He’s at the foul line. He fakes left and goes right. He’s driving the lane. He’s picking up speed. He jumps! Slam dunk! Oh no! He ripped the rim off the backboard! What a powerful dunk!
Yes, this actually happened. To me.
Let me fill in a couple key details. The first thing to note is that the goal was lowered down to about eight feet. My dad and I were installing a new, adjustable goal to replace the one that was held up by brackets. This particular hoop had been up for many years and it’s best days were long gone.
Oh, and one other detail. There was actually no real game that was taking place. In fact, this is just me playing by myself. And, after I managed to rip the rim off the backboard, I landed straight down on my tailbone and knocked the wind out of me. The dun-na-na, dun-na-na SportsCenter theme that I was expecting was more like uh-oh-oh, uh-oh-oh.
Most of my life from age 12-18 looked like this video. We loved the games when we lowered the goals and pretended we were superstars. We’d play pick up basketball games all over town. We’d play at whichever gym, school and driveway had a game.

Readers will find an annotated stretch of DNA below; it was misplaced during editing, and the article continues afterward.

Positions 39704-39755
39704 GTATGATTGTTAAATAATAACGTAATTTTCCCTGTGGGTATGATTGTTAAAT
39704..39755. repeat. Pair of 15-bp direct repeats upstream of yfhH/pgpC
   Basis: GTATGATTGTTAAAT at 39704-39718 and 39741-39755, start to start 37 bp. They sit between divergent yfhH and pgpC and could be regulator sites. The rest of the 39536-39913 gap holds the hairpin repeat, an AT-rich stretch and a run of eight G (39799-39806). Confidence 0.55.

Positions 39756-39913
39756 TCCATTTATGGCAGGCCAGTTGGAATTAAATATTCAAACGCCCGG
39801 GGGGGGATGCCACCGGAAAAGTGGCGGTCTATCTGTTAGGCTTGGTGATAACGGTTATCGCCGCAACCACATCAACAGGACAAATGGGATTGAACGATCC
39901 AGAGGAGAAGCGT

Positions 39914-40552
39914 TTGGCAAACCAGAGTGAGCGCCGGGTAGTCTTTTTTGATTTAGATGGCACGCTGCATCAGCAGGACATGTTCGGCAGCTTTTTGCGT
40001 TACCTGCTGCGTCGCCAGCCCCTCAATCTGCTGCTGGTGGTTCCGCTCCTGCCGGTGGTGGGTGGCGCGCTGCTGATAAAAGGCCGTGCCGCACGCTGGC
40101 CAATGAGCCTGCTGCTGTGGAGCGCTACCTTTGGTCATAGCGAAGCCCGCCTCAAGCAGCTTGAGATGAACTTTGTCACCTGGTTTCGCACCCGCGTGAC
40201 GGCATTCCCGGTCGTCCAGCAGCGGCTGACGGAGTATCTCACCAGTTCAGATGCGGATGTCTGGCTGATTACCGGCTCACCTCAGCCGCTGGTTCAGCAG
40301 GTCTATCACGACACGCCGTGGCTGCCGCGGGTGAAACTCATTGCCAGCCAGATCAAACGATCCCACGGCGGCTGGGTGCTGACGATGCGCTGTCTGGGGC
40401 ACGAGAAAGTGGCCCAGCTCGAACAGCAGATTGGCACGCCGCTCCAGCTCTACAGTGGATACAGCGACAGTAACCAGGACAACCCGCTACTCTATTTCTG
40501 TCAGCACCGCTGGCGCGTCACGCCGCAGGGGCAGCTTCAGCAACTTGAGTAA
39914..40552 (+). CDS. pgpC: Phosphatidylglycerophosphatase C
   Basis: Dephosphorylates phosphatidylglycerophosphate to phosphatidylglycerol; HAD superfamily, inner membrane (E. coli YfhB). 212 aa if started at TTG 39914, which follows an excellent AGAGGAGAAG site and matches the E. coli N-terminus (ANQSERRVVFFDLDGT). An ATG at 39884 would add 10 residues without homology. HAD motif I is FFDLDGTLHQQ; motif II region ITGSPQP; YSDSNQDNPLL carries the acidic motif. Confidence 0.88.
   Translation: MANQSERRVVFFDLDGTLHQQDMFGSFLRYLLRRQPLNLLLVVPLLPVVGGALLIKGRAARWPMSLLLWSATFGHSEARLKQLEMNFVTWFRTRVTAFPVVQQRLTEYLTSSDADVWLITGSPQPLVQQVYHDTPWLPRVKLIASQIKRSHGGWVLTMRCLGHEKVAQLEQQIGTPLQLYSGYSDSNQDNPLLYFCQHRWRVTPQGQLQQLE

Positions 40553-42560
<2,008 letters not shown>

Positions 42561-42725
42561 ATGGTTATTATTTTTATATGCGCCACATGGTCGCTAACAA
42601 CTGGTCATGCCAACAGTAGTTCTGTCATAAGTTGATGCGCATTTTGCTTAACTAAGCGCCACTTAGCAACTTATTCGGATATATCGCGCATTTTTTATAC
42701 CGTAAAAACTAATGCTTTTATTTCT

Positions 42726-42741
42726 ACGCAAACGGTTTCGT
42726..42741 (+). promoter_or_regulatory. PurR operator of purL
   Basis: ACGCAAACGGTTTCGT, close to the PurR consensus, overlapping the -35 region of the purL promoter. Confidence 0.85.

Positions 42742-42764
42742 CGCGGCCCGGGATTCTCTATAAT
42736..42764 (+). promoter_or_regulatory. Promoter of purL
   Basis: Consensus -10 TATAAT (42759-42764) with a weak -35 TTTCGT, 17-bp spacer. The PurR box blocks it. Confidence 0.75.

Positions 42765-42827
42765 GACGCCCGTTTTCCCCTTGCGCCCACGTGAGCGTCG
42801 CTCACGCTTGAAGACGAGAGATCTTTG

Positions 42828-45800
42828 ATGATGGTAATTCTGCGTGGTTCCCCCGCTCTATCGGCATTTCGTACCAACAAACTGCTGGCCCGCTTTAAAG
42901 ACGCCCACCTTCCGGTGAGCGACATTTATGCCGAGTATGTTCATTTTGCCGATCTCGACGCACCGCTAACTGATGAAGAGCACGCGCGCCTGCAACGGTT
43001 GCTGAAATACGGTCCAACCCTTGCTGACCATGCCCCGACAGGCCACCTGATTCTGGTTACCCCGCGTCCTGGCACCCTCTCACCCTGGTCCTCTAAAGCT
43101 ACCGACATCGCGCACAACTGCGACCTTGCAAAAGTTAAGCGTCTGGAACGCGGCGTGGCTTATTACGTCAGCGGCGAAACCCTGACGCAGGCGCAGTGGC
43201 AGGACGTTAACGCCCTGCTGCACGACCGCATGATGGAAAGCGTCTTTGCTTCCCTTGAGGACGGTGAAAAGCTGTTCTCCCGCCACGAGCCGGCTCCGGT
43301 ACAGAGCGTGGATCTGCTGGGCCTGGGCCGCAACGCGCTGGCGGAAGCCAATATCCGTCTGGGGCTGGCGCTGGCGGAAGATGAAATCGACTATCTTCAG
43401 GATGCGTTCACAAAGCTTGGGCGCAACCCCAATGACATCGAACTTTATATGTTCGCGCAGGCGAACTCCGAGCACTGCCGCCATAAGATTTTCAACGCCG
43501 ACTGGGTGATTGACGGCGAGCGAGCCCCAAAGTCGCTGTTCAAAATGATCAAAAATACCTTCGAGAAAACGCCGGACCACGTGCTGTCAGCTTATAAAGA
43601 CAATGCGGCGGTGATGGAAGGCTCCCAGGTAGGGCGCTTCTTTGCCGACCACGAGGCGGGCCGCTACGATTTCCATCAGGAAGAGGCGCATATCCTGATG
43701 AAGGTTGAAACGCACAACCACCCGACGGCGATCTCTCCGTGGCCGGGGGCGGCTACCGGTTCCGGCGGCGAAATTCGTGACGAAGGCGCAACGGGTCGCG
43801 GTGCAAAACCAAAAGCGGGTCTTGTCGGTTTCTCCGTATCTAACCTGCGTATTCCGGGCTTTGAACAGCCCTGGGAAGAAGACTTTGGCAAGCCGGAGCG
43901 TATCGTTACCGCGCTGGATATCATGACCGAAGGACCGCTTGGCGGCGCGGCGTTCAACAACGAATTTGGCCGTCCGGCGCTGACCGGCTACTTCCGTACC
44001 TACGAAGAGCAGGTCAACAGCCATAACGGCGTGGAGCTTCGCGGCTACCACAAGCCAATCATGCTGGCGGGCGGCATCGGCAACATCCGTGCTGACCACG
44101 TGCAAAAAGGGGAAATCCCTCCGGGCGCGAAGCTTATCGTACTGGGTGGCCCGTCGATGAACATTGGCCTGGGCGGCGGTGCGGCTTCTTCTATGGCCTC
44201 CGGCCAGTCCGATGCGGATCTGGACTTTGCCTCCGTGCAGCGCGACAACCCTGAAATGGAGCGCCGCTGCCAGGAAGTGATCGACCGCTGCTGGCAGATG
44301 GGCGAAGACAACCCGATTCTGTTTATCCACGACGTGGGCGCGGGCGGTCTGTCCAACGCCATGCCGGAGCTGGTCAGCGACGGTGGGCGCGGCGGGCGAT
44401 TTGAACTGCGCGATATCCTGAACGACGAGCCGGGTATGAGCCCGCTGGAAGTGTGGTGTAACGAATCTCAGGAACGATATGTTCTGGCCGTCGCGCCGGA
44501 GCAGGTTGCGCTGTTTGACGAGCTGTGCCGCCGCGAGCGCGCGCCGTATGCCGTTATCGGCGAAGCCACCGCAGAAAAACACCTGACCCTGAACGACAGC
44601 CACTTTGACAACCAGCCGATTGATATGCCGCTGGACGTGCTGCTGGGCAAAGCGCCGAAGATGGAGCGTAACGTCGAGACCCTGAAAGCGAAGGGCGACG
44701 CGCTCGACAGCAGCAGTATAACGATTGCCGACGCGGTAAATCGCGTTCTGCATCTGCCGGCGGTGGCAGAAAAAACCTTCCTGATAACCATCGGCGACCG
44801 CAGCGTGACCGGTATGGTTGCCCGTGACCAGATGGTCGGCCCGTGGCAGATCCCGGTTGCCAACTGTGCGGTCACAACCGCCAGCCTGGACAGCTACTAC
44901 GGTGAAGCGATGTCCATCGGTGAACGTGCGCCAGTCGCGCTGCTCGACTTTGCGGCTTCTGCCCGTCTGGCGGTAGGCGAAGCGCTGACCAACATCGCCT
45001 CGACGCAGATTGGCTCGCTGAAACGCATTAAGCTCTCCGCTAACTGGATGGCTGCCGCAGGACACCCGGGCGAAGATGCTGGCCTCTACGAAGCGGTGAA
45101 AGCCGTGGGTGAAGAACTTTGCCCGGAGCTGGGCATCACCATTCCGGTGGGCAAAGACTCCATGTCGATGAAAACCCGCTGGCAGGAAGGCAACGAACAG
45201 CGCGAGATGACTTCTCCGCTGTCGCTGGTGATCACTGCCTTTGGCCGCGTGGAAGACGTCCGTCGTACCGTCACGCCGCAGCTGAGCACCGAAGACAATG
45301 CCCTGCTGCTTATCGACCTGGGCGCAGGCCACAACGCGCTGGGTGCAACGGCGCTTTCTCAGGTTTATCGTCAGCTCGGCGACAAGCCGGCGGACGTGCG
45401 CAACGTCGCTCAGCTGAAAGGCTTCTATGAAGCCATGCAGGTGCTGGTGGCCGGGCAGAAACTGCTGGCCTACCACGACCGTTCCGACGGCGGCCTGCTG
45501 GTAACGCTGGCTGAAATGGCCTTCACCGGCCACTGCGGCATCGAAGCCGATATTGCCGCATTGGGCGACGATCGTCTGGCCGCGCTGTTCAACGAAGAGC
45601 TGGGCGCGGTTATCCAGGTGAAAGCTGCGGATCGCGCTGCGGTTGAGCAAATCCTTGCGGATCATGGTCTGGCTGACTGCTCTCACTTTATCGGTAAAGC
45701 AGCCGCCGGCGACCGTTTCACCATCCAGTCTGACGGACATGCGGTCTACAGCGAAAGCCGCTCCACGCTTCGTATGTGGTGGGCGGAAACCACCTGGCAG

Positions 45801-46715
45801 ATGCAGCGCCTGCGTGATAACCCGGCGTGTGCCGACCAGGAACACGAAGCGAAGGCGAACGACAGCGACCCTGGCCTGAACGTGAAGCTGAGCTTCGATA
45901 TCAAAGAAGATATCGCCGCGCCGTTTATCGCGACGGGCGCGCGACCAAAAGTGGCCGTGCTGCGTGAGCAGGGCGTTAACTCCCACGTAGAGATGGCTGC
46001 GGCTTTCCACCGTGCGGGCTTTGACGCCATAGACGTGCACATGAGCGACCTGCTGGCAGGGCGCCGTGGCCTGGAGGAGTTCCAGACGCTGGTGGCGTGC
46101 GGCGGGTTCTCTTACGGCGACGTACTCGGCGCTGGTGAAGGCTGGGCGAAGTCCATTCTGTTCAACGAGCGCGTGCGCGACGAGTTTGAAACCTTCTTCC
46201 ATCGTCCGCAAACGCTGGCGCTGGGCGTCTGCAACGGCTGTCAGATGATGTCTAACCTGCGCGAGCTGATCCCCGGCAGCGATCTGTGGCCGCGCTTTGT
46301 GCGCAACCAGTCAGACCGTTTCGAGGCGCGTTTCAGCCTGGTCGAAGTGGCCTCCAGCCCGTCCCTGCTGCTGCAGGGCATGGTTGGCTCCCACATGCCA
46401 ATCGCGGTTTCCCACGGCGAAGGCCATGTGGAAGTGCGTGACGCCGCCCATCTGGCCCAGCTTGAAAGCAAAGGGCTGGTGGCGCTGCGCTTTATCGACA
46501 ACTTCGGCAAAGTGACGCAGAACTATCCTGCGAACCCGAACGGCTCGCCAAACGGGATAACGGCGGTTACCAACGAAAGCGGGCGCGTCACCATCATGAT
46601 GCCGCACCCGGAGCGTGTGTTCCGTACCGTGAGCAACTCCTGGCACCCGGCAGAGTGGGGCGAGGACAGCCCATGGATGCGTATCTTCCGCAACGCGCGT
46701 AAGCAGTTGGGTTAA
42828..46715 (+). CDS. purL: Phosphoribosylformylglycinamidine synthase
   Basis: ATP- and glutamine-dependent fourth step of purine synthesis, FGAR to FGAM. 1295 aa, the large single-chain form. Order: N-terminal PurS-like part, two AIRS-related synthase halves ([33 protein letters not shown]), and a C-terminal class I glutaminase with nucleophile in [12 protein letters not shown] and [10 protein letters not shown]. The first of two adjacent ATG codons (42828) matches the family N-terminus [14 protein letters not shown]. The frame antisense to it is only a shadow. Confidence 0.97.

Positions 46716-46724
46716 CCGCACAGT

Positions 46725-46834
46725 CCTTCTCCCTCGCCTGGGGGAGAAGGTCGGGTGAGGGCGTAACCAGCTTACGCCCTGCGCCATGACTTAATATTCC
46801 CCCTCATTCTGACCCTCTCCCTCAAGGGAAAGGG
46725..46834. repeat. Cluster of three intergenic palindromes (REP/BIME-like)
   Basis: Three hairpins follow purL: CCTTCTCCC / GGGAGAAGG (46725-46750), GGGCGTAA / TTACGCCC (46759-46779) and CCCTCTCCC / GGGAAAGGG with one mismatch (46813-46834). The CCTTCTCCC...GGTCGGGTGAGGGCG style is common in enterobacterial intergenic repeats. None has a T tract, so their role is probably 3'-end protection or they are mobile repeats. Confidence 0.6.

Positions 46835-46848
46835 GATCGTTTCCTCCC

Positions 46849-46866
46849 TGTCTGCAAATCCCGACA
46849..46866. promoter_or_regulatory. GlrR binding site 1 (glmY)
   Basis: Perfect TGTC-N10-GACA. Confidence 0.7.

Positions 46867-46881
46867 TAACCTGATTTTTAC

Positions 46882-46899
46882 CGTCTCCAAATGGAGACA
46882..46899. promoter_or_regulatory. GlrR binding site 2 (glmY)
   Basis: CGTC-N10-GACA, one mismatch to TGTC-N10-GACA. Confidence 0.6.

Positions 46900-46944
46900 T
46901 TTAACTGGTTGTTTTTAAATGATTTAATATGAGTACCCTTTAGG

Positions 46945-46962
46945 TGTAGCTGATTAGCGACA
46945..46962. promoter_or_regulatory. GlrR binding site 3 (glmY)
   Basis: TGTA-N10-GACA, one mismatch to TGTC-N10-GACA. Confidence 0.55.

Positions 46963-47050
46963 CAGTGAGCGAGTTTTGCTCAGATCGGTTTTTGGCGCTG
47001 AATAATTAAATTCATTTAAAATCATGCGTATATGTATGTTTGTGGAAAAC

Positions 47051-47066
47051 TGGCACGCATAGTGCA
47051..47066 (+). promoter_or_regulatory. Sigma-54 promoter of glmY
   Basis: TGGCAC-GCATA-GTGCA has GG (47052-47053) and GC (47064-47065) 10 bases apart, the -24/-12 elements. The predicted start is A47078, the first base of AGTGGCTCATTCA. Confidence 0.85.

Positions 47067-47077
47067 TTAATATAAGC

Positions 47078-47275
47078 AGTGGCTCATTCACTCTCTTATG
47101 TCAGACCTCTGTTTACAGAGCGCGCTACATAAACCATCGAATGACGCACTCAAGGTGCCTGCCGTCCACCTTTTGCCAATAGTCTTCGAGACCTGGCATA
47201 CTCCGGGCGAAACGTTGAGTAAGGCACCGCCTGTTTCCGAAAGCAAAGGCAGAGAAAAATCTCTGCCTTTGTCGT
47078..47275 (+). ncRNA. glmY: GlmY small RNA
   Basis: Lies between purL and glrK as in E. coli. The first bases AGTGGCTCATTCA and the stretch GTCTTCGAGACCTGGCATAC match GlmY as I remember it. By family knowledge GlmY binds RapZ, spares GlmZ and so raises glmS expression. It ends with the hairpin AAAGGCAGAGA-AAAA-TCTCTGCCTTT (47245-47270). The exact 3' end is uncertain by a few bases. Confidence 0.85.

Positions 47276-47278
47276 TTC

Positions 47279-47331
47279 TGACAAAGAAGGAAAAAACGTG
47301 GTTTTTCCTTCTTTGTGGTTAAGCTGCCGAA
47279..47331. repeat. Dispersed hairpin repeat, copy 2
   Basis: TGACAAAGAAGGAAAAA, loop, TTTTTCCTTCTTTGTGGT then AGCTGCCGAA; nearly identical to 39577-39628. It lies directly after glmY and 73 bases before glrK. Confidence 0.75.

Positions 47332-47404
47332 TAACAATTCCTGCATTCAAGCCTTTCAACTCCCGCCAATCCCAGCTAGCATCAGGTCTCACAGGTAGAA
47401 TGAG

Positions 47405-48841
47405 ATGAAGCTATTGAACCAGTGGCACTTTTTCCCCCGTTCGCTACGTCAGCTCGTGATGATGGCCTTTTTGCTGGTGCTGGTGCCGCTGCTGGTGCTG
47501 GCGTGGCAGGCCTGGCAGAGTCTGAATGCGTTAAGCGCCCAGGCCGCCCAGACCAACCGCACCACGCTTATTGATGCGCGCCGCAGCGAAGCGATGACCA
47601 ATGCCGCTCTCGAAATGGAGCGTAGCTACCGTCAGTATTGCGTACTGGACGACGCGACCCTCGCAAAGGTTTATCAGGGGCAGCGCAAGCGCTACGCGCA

I’ve probably played in thousands upon thousands of pickup games over the years. The courts might change, the balls might be a little different, but there’s one thing that never changes — the personalities of the players.
You can learn a lot about people from the way they play basketball. Pickup ball is like a window into someone’s soul. OK, that’s probably a bit much, but let me give you some examples.
Player profile: This first guy is all about himself. He loves having the ball in his hands. He loves the magic that happens when he dribbles around and around and around. He has 14 moves that he practices daily and he uses all of them the first time he gets the ball. But, when he misses and the other team gets the ball, don’t expect him to play any defense.